• KC
        January 13, 2012 at 5:34 pm


        Thank you for sharing and your comments on the mystic stuff, appreciate your honesty .  In addition to what you said, the biggest difference I see is the expectations of the receiver.  I don’t think those getting a reading from a mystic fully trust and believe that what is said is the truth, the whole truth and nothing but the truth, there is some amount of skepticism to it. Whereas a patriarchal blessing is seen as authorized, official, and certain.. The fulfillment of which is only conditioned on faithfulness.  When psychic predictions dont come true is anyone really that surprised but when a patriarch’s predictions don’t come true it can be a cause of great concern because of the expectations and authority under which the promises are made.

    • January 12, 2012 at 5:30 pm

      @96cde25443e038b70c4f190400f706bd:disqus , thank you for the generous words. I think your comments really strike at the heart of the matter. However sophisticated and potentially helpful Bushman’s approaches are, they not only go against the way that most interpret patriarchal blessings, but they go against the actual straightforward reading of the blessings themselves! This is what I meant when I said the cost is very high in order to follow the interpretation modeled in this podcast—it requires deconstructing almost the entire blessing to get at some core principles.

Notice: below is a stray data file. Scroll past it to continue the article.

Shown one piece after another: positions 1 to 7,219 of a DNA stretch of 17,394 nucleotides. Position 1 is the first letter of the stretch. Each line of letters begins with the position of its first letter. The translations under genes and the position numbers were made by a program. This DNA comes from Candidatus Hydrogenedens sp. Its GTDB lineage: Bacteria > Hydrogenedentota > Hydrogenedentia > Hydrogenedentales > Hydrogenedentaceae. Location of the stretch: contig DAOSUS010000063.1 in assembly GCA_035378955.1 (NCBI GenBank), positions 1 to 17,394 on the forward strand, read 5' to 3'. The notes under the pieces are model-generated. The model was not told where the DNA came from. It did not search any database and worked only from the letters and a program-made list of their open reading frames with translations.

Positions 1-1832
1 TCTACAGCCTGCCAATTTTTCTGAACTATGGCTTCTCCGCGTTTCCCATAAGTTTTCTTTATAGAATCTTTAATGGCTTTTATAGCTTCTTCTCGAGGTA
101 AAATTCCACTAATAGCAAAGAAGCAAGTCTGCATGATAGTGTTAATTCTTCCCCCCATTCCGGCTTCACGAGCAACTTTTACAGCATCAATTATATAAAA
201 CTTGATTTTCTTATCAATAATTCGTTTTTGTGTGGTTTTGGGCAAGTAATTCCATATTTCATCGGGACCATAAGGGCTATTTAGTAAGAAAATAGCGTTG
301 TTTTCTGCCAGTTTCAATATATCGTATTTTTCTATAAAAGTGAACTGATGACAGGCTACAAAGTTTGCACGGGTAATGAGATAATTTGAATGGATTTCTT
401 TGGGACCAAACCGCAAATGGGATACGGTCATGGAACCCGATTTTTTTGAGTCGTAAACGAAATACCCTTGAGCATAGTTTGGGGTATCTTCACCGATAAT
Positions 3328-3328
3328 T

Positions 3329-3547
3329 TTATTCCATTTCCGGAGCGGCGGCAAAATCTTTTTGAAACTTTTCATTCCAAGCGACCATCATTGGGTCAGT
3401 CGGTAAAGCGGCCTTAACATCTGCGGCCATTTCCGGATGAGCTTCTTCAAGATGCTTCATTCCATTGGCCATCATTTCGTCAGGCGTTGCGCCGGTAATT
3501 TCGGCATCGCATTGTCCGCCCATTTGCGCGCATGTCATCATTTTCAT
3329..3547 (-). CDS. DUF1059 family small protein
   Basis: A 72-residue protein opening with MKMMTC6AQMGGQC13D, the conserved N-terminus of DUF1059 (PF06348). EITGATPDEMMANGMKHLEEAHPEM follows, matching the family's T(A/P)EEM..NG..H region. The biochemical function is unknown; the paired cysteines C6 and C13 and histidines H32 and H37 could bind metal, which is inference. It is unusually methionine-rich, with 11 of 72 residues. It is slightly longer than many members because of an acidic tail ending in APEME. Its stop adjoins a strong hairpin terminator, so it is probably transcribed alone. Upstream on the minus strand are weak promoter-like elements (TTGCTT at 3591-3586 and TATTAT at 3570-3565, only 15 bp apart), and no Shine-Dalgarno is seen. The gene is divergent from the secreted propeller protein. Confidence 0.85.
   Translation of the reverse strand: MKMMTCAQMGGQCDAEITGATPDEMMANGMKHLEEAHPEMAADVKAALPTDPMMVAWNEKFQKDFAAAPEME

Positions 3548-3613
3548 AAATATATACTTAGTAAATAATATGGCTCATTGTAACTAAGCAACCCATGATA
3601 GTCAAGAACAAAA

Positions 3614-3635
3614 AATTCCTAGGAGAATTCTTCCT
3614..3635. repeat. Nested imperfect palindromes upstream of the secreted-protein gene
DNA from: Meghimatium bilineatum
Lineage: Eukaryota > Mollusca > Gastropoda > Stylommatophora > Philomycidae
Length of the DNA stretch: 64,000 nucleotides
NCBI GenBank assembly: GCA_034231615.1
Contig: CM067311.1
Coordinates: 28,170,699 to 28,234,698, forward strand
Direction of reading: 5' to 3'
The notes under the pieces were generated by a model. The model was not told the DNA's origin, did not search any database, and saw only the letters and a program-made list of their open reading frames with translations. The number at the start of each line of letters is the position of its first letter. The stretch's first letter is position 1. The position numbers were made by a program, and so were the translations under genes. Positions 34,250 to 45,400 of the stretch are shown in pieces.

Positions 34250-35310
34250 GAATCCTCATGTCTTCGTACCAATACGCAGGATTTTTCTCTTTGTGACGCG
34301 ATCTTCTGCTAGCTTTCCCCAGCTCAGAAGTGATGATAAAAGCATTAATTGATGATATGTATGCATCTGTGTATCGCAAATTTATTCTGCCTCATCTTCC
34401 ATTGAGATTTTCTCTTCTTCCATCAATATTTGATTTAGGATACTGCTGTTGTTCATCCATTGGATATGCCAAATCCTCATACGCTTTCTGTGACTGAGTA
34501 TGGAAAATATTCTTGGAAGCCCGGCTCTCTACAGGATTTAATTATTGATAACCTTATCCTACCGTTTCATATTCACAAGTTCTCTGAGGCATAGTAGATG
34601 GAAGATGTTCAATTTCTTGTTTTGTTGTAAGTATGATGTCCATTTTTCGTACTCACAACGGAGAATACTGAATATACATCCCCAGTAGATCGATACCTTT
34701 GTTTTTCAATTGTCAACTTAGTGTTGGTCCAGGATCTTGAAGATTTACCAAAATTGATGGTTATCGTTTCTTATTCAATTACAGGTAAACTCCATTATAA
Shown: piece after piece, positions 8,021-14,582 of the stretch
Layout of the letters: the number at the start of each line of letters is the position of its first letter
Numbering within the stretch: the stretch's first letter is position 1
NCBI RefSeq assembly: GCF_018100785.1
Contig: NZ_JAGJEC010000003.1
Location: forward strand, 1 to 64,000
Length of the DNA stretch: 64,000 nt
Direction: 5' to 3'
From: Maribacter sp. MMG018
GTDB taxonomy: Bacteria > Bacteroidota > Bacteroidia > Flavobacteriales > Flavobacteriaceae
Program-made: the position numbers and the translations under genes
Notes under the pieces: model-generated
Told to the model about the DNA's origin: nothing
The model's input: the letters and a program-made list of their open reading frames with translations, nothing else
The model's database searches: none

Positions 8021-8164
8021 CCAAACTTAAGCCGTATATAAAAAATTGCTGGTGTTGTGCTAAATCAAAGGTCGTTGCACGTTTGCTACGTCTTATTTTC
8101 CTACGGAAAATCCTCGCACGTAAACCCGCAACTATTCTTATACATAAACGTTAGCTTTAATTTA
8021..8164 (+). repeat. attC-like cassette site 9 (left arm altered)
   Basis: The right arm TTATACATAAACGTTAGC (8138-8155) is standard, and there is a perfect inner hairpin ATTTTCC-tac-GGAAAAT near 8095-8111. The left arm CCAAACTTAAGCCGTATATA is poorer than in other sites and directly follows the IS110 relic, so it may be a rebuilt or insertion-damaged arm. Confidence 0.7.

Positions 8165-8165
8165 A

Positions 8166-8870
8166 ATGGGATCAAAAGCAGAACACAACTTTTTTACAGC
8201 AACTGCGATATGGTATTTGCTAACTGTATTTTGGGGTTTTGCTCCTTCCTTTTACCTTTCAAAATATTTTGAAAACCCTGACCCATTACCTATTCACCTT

And then if that is the case, if Patriarchal blessings are not to be interpreted literally, are not to be pondered in every word, how are they different from other blessings, as you asked? 

      It is interesting how Bushman stood behind the blessings as literal revelation and prophecy, but then problematized the interpretation. There is a risk as some have noted that this could lead to victim blaming… that yes, our blessings prophecy the future, but if we interpret it wrong it is just our faults. 

      Thanks for bringing up these important comments to consider. As I said, I still value my patriarchal blessing, but I view it very differently than I did my formative years. It is hard to say what the ideal way to give and interpret patriarchal blessings would be. 

      • KC
        January 13, 2012 at 11:32 pm


         I had never heard before that even the story of the great patriarchs abraham, Isaac,  Jacob and his 12 sons being directly tied together as family was a woven together narrative . Where can I find information on this?

        • January 15, 2012 at 6:29 pm

          @96cde25443e038b70c4f190400f706bd:disqus , I know of several sources that talk about this, but I am trying to find the most readable, clearest one. Will get back to you on it.

          • Undercover Brother
            January 19, 2012 at 12:55 pm

            Hi Jared,

            I would also like to read this story as I also have not heard of it before.

            Great Podcast, guys. Thanks

          • February 27, 2012 at 7:01 am

            Here are sources for the idea that Abraham, Isaac, and Jacob were not related; I will include some quotes as well: 

            Jean-Louis Ska’s Introduction to Reading the Pentateuch (Eisenbrauns), 90-91.  This little section is on Genesis 28, which is often seen as the linchpin for arguing that the partriarchal stories were not originally related.  For more detailed treatments, See David Carr, Reading the Fractures of Genesis.